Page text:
“Several does and two small bucks filtered out of the thicket and headed toward the bean field. I think I saw about 10 deer total. I thought about shooting a doe, but had a good feeling about seeing a buck.

“Soon, it started to get dark. I texted the guys saying I should have shot the doe. I attached my pull rope to my bow and was about two or three minutes from getting down. That’s when I saw the buck trotting toward me from the 2 o’clock position.

“It was coming from the opposite direction the other deer appeared, actually coming from the bean field vs. going to it.

“The buck was about 40 yards away. I could see it had a heavy rack that still had velvet hanging from it. I remember wondering how it even got through the brush with all of that on its head. A smaller 8-pointer was with it.

“When the big one got to 20 yards, I stopped it with a bleat. It was broadside, but behind a bush, looking my way. I thought it was over at that point. I actually started thinking about shooting the 8-pointer instead.

“Just then, the big one turned to head back up the trail. I bleated twice more, and it stopped. I had a lot of adrenalin going by that time, and I remember THINKING the deer was broadside. Afterward, I realized it was more like quartering toward me.

“I drew, anchored, put the pin on it and shot. The arrow went straight through and skittered away, and the buck disappeared into a nearby thicket.

“I had shot the buck with my pull rope still attached to the bottom part of the riser.

“After letting the bow down to the ground, I realized my quiver wasn’t attached. I just dropped it to the ground. I went over and found the arrow, and it didn’t have any blood on it. Just green slime.

“I almost teared up. Cory had been hunting about 300 yards away. I let him know what happened, and he came over and calmed me down.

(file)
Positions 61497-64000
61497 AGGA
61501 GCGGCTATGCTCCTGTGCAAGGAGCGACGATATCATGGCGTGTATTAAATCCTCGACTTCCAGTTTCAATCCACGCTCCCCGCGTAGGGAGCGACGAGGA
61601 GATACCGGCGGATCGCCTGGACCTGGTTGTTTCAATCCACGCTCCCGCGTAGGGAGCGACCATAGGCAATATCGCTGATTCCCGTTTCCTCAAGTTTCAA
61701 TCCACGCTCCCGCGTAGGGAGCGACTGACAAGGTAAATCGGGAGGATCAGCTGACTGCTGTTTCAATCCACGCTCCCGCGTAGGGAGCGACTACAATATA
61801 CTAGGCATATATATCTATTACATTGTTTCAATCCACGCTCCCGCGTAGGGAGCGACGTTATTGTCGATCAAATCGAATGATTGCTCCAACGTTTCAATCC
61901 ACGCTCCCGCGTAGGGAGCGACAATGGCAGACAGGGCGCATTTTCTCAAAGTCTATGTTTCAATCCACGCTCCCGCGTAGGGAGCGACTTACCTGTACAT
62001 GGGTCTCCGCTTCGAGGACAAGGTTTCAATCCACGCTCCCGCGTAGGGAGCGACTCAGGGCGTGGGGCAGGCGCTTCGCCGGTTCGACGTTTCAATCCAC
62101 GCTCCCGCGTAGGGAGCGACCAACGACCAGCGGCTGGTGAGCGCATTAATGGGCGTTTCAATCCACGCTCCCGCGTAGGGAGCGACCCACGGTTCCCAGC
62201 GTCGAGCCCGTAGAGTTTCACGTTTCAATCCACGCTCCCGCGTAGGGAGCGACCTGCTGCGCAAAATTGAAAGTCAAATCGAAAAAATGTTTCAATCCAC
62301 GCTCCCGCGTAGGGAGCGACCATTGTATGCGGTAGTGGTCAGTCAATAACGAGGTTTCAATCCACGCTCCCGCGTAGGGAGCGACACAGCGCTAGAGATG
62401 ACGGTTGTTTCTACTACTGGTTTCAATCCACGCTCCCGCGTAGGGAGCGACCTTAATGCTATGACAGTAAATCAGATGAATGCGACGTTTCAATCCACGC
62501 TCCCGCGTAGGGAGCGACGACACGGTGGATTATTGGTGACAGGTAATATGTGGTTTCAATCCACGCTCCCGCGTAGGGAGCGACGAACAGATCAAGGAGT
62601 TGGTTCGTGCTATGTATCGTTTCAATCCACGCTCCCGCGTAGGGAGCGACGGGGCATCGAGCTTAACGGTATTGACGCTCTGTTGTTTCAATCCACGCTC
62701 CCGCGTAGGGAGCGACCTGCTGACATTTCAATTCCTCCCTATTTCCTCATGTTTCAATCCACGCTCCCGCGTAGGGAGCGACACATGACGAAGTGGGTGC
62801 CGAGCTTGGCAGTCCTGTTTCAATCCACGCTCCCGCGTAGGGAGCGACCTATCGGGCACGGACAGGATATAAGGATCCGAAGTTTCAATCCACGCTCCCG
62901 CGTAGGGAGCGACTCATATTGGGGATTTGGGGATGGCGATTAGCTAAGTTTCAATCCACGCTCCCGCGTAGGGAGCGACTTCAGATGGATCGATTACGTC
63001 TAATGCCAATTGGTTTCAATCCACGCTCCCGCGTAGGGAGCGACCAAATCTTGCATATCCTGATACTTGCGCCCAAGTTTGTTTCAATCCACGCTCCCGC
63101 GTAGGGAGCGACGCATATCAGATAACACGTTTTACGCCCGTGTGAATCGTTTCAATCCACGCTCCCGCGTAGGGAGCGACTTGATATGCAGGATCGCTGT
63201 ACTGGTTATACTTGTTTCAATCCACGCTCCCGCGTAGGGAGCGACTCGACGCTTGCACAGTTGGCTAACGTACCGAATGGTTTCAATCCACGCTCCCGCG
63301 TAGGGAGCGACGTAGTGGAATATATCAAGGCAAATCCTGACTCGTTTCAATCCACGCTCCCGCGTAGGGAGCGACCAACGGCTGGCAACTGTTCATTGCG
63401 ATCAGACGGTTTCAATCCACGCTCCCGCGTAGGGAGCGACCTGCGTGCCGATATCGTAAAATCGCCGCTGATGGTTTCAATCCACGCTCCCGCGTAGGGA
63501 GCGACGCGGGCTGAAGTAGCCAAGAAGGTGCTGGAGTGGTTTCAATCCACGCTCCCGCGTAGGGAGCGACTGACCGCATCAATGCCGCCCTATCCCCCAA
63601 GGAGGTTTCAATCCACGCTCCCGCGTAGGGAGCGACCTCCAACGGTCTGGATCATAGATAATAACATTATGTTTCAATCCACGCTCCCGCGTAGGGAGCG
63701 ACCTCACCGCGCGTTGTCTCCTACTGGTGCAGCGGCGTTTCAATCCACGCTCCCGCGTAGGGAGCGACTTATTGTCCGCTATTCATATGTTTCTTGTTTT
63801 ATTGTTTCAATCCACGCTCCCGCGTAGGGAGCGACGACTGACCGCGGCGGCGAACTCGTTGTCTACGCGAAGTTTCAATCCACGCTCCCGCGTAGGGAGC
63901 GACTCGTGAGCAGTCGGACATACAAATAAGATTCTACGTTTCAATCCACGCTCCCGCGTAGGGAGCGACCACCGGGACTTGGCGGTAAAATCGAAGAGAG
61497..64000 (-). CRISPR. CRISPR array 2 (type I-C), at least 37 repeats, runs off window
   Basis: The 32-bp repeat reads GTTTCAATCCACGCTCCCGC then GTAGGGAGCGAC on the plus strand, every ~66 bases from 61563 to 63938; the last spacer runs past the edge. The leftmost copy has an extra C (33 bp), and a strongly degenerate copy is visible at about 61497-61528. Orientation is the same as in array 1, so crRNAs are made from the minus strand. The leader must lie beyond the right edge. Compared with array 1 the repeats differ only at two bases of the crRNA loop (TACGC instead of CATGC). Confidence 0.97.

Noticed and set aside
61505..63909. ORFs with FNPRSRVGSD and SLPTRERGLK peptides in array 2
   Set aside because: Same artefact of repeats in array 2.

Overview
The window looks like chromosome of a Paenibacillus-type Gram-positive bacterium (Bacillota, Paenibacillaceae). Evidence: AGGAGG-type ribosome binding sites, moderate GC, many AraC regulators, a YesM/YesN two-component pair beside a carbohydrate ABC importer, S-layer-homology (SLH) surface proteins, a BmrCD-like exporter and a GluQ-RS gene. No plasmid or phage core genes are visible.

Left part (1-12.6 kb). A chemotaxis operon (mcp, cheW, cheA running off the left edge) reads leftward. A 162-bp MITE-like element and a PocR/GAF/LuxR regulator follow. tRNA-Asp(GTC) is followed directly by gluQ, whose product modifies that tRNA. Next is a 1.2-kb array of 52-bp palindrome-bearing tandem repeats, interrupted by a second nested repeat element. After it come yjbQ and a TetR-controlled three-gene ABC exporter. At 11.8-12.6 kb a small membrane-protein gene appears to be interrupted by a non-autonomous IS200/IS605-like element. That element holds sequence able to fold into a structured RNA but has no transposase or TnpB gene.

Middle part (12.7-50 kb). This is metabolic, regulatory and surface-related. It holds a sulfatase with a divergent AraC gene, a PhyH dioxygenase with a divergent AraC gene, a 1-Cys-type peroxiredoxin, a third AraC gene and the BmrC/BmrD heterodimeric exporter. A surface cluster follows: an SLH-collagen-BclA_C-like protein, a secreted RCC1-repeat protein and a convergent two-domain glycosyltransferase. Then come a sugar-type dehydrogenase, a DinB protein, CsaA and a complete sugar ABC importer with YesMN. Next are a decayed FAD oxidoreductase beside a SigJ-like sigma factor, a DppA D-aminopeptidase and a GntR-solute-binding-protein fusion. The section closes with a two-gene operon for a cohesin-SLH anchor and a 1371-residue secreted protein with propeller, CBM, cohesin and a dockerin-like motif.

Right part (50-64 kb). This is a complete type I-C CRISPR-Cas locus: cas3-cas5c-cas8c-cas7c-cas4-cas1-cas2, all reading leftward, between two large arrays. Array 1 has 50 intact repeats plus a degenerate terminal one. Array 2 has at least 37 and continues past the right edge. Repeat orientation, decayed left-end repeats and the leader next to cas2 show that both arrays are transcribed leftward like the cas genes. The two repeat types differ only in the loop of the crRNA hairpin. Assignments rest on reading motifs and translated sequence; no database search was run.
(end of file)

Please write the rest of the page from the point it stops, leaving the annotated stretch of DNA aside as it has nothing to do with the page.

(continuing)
“The buck had run about 80 or 90 yards before it went out of sight. By the time we got over there, it was dark and we thought that backing out and waiting until morning was best. I was pretty much silent all the way home.

“When we got home, I went over everything with Cory and my friend, Brad Potts. We thought I had probably gut-shot the buck. Brad was trying to help. He was even looking up articles on how to recover paunch-shot deer and sending them to me,” he said.

It was a long night, and the time crept by slowly the following morning as Matt waited for the check station to open. He pleaded his case for going back into the area with the people operating the check station, but was told that decision would have to come from a federal game warden.

He was given the number to call. When he telephoned, the game warden said he would have to check to see if anything was going on in that area. He also told Matt if the military was on maneuvers, he could kiss his deer goodbye.

“Luckily, the military wasn’t in the area,” Matt said. “When I talked to the game warden again, he gave me permission to look for the buck.

“I made it up there about 10:30. The game warden and a U.S. Fish and Wildlife employee went with me. Two of us started tracking from the spot I last saw the buck, and the Fish and Wildlife guy went ahead.

“Pretty soon, the guy in the lead yelled back and had located my buck. After that, it was just screaming, high-fiving and fist-pumping,” he said.

This article was published in the June 2017 edition of Rack Magazine. Subscribe today to have Rack Magazine delivered to your home.